Over the last few years, HR has become a more important part of business strategy. HR leaders are now being invited to sit at the table and talk about how their efforts and activities will help drive the company forward. Many business leaders are recognizing the difference HR can make.
When all is said and done, HR strategy must support the business as a whole. It must also increase HR’s value to the business.
How can you create a business driven HR strategy? The steps outlined here will help you on your journey.
Align HR Goals with Business Goals
If you already have an HR strategy in place, take a look at how it aligns with the overall business strategy. Do your goals support the larger vision for the business, or is there a serious mismatch?
The first step in creating a business driven HR strategy is creating alignment between HR and the company. When HR’s goals strive to support what the business hopes to achieve in real and tangible ways, HR becomes a strategic partner in the business.
Align Business Goals with HR
Another way to go about making a business driven HR strategy is to ensure some of the business’s goals include HR imperatives.
Take a retail operation for example. You want to deliver the very best customer service to your clients. To do that, you need the right people on your team. Hiring the right people must be a focus for the business, which puts HR front and centre.
The same might be true of an employer that wants to create innovative products. To get the talent and creativity needed to accomplish this goal, HR is going to be essential. Not only will HR need to focus on hiring the right people, they’ll also need to build the right culture for the business.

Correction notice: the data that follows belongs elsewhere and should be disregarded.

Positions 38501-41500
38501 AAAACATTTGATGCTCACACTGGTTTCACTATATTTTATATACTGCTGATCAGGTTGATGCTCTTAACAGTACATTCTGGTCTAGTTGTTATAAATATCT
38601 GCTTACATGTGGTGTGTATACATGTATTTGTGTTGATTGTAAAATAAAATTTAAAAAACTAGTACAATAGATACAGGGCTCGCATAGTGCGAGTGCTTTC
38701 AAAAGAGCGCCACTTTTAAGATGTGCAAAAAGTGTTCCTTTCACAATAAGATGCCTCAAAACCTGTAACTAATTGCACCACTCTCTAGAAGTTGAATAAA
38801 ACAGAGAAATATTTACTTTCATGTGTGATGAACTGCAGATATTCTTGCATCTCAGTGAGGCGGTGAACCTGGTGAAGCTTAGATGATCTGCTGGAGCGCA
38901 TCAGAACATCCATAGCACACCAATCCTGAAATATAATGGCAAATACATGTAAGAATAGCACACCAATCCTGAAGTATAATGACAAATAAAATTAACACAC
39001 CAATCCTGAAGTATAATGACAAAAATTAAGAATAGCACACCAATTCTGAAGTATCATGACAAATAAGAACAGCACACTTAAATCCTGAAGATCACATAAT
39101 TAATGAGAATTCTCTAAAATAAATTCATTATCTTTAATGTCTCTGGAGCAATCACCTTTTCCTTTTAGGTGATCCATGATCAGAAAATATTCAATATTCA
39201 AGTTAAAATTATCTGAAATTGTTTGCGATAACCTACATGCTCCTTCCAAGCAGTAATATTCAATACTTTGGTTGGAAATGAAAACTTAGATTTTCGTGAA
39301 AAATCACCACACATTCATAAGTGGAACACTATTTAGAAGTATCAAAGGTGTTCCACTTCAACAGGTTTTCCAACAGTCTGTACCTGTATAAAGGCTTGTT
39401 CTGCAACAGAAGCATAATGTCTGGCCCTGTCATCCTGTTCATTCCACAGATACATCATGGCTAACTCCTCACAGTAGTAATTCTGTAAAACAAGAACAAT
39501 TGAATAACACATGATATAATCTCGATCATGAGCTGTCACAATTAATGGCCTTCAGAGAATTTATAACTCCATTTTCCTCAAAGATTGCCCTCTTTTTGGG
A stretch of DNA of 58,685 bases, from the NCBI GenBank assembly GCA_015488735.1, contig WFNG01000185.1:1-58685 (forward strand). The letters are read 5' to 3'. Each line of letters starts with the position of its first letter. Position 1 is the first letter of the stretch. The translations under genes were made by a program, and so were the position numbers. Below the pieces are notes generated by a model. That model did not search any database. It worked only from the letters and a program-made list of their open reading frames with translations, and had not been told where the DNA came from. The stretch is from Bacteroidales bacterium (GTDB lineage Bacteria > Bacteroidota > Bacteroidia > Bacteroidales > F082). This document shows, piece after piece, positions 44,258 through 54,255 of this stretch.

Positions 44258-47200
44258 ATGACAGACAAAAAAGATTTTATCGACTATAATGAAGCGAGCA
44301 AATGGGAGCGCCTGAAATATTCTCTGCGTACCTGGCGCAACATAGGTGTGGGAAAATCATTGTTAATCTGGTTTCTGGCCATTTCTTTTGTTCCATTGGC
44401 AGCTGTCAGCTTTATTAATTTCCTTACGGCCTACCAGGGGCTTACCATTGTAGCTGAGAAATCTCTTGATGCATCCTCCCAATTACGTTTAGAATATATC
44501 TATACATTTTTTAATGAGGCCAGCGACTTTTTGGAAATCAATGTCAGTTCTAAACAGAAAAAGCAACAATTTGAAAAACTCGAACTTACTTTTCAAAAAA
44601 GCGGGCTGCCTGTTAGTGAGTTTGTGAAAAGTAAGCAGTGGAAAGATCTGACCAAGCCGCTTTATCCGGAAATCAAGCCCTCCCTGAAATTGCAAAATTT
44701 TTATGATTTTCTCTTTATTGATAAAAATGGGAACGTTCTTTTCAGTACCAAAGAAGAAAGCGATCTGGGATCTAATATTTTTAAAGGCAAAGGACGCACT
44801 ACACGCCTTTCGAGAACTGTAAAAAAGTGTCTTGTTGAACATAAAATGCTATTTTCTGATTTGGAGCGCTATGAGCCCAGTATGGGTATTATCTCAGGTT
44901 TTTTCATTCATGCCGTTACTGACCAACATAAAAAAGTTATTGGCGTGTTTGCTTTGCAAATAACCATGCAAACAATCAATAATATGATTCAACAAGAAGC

Demonstrate How HR Contributes Financially to the Business
One of the challenges in HR has long been demonstrating its financial contributions to the business. If your HR strategy is going to be business driven, then you must focus on delivering real value. That value has to be tangible, backed up with numbers.
Take a look at the goals you outlined in your strategy. How does achieving these goals add value to the business? Ask yourself what the financial returns are on achieving a goal in the company.
Develop Tactics and Processes
Now that you’ve defined goals for HR and demonstrated how they contribute to growing the business, it’s time to develop the tactics and processes you’ll use to achieve those goals.
What initiatives can HR take to support business goals? If you want to grow revenue, what tactics will HR use to ensure their operations work towards this goal? It can be difficult to see how something like adopting a new benefits package or a new human resources information system can contribute to increased revenue.
Ultimately, they can do just that. A better benefits package can incentivize employees and help them engage with their work. In turn, they’ll be more productive and less likely to leave. More productive employees help you grow revenue, while lower turnover reduces your expenditures.
Show How HR Connects with Other Departments
The final step when you’re developing a business driven HR strategy is to think about how HR’s initiatives support other aspects of the business.
It’s easy to see how hiring the right people can improve IT or marketing. How does building a better culture impact these departments and help them achieve their goals?
Demonstrating how HR supports other departments, and the business as a whole, will help you get buy-in for your business driven HR strategy.